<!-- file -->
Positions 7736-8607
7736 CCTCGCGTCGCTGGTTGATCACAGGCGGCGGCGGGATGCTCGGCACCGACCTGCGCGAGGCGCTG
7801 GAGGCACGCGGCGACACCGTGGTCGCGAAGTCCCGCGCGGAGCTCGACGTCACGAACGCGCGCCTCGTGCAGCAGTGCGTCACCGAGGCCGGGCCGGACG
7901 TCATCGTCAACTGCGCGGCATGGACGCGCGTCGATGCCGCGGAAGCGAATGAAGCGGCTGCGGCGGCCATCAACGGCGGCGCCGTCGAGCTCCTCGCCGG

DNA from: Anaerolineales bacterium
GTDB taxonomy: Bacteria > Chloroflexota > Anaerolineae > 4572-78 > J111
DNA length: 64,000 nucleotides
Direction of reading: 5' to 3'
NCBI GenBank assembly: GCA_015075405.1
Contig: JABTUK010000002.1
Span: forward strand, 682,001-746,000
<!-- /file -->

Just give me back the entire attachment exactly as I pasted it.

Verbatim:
Positions 7736-8607
7736 CCTCGCGTCGCTGGTTGATCACAGGCGGCGGCGGGATGCTCGGCACCGACCTGCGCGAGGCGCTG
7801 GAGGCACGCGGCGACACCGTGGTCGCGAAGTCCCGCGCGGAGCTCGACGTCACGAACGCGCGCCTCGTGCAGCAGTGCGTCACCGAGGCCGGGCCGGACG
7901 TCATCGTCAACTGCGCGGCATGGACGCGCGTCGATGCCGCGGAAGCGAATGAAGCGGCTGCGGCGGCCATCAACGGCGGCGCCGTCGAGCTCCTCGCCGG

DNA from: Anaerolineales bacterium
GTDB taxonomy: Bacteria > Chloroflexota > Anaerolineae > 4572-78 > J111
DNA length: 64,000 nucleotides
Direction of reading: 5' to 3'
NCBI GenBank assembly: GCA_015075405.1
Contig: JABTUK010000002.1
Span: forward strand, 682,001-746,000